Northeastern Minnesota Birding Locations



This northern Minnesota birding locations web page includes many of my favorite spots for watching and photographing birds. If you wish to visit any of these locations, please fill free to contact me. While I am not a professional birding guide, I love the Northland and welcome sharing my knowledge. (see “about me” for information about birding with me including my email address).

In addition to these web sites, make certain you investigate the Minnesota Birding News App, which has information on birding locations and sightings.

  • Crex Meadows Wildlife Area: Although in Wisconsin and a bit south of Duluth, this wetlands area has some of the premier birding in the country during Spring and Fall migrations. Ever dreamed of seeing 20,000+ Sandhill Cranes flying in from feeding at sunset? If the answer to that question is yes, then a visit to Crex Meadows should be in your future.
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  • Forest Hill Cemetery Ponds: Located off Woodland Avenue in Duluth, this cemetery has two ponds which attract waterfowl and other birds. The resident domestic geese tend to attract other waterfowl to the ponds, particularly during the Spring and Fall migrations.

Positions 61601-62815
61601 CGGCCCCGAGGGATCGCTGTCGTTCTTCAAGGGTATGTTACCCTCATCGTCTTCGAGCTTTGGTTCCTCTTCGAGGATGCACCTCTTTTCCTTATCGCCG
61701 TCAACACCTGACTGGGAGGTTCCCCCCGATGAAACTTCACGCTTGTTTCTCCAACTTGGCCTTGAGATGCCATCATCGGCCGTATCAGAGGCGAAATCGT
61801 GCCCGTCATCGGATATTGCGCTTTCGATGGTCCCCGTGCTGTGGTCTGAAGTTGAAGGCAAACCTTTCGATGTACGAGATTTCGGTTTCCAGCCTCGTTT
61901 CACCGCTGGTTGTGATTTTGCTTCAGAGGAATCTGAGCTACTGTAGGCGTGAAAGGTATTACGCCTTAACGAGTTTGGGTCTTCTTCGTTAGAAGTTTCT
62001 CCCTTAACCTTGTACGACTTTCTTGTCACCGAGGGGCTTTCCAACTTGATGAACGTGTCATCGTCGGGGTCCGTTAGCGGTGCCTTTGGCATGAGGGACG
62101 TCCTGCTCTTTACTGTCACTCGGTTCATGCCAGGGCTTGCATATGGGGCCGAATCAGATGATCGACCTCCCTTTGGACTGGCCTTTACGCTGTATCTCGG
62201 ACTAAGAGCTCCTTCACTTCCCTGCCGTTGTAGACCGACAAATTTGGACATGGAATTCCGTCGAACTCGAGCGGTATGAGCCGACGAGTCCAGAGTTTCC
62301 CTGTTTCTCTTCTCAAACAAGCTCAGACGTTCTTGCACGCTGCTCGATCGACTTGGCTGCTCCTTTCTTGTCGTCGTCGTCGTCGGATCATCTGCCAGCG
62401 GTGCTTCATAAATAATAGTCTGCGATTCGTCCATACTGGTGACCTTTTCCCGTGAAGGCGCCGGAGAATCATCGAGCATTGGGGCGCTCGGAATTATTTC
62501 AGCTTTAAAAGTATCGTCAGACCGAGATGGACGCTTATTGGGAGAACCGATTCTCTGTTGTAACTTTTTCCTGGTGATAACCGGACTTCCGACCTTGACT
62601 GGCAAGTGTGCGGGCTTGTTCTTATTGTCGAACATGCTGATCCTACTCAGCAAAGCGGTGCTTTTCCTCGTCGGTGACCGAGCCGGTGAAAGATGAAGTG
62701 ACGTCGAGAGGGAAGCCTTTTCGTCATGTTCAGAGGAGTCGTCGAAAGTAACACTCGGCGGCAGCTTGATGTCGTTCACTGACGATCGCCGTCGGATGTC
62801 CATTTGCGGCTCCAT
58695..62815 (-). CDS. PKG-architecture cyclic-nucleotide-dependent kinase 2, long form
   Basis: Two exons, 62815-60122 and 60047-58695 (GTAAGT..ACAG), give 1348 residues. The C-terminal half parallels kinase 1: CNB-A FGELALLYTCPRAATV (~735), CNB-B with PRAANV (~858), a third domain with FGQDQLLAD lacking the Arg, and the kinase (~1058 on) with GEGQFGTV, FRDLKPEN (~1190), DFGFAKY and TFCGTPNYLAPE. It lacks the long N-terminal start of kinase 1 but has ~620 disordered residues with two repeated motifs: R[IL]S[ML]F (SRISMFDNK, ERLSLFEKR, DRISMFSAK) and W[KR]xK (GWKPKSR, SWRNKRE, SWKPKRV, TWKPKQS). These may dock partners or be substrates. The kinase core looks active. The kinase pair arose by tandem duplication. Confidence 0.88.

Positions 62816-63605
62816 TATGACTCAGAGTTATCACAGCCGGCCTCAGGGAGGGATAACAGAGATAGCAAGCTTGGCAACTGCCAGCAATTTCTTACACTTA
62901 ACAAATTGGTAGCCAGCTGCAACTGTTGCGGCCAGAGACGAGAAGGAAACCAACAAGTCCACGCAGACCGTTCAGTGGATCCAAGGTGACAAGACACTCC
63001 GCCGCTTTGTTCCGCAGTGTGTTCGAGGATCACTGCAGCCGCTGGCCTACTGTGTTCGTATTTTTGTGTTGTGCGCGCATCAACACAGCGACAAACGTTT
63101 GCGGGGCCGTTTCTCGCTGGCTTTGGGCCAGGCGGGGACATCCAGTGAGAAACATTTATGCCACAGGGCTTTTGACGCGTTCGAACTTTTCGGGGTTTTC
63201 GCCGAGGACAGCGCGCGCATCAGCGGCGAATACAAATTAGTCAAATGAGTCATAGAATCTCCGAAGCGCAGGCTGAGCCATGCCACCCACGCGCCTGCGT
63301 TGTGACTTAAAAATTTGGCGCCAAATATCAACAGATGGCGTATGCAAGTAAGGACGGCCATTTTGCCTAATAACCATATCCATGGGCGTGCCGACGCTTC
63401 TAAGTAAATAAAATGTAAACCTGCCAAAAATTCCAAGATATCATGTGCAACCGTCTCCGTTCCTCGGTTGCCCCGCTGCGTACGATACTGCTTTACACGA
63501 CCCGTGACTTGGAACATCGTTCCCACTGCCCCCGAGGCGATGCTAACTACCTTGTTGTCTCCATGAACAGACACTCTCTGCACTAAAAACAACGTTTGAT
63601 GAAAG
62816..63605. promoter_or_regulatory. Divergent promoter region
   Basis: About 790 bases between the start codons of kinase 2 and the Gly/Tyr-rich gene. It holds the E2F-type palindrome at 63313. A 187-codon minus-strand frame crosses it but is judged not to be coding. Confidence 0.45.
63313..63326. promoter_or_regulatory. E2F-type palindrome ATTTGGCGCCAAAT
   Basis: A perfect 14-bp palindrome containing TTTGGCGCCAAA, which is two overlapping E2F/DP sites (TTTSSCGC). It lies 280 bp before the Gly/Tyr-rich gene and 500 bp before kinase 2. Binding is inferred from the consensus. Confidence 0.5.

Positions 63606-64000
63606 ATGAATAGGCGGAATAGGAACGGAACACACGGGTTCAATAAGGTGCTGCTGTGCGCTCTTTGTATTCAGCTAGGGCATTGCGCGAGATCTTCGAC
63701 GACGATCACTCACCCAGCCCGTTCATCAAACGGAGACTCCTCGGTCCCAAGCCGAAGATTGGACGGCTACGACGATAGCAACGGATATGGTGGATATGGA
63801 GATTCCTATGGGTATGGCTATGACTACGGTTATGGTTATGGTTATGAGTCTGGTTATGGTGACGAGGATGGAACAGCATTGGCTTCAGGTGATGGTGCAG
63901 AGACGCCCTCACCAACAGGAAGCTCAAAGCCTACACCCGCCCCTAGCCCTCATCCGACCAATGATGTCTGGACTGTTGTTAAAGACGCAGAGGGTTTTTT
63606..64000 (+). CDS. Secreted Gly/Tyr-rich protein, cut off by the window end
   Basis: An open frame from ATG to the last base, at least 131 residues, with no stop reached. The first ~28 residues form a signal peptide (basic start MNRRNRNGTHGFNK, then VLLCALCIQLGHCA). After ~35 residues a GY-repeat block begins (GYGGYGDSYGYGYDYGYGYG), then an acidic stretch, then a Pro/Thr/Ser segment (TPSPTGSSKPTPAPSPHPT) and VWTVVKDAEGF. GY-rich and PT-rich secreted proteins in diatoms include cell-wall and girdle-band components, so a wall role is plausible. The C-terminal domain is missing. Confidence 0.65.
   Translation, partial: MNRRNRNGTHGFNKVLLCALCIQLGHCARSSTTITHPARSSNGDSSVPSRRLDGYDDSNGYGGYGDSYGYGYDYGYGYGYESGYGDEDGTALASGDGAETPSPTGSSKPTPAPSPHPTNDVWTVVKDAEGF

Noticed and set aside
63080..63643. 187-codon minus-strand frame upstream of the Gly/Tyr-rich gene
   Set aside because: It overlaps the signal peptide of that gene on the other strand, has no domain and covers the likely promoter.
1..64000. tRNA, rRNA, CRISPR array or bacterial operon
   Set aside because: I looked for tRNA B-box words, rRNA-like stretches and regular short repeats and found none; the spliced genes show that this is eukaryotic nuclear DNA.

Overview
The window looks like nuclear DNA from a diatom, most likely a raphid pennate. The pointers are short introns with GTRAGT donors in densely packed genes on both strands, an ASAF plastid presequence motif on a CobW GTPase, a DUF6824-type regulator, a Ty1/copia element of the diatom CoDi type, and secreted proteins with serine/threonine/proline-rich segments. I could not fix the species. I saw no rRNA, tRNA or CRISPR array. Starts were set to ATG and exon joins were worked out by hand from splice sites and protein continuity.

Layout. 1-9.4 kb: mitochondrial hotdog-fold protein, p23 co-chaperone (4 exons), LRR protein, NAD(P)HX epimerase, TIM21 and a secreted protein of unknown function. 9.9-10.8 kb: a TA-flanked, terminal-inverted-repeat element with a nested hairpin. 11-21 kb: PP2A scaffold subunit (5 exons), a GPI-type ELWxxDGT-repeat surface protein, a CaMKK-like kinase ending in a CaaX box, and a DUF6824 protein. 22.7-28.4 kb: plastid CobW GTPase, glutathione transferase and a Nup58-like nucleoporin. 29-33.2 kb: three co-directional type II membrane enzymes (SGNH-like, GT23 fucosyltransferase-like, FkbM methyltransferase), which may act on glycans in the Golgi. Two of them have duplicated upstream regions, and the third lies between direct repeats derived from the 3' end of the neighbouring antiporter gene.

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  • Hartley Nature Center: Located off Woodland Avenue in Duluth, this nature center / park has an extensive trail system for hiking. Although there is a small lake in the park, it does not tend to attract very many waterfowl. Instead the park is a good location for viewing songbirds once the leaves and wildflowers appear in the late Spring. The wildflower garden next to the nature center building is a great place to observe hummingbirds. Warblers like the thickets just downstream from the pond.
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  • Hawk Ridge Bird Observatory: Raptors and songbirds do not like to migrate across large bodies of water, in this case Lake Superior. During the fall migration, the ridge located above Duluth and accessed via SkyLine Drive in east Duluth is a birders paradise. Winds out of the northwest which force migrating birds against Lake Superior will often mean lots of bird activity on the ridge. During September and October bird counters and naturalists will be present to answer questions for the general public.
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  • Lake View National Golf Course: This golf course is located 20 miles north of Duluth on the northeast side of Two Harbors. Birds love the golf course’s ponds, deep forest which borders the course, and the proximity to Lake Superior. Birding is best in the spring and fall when golf is shut down for the year.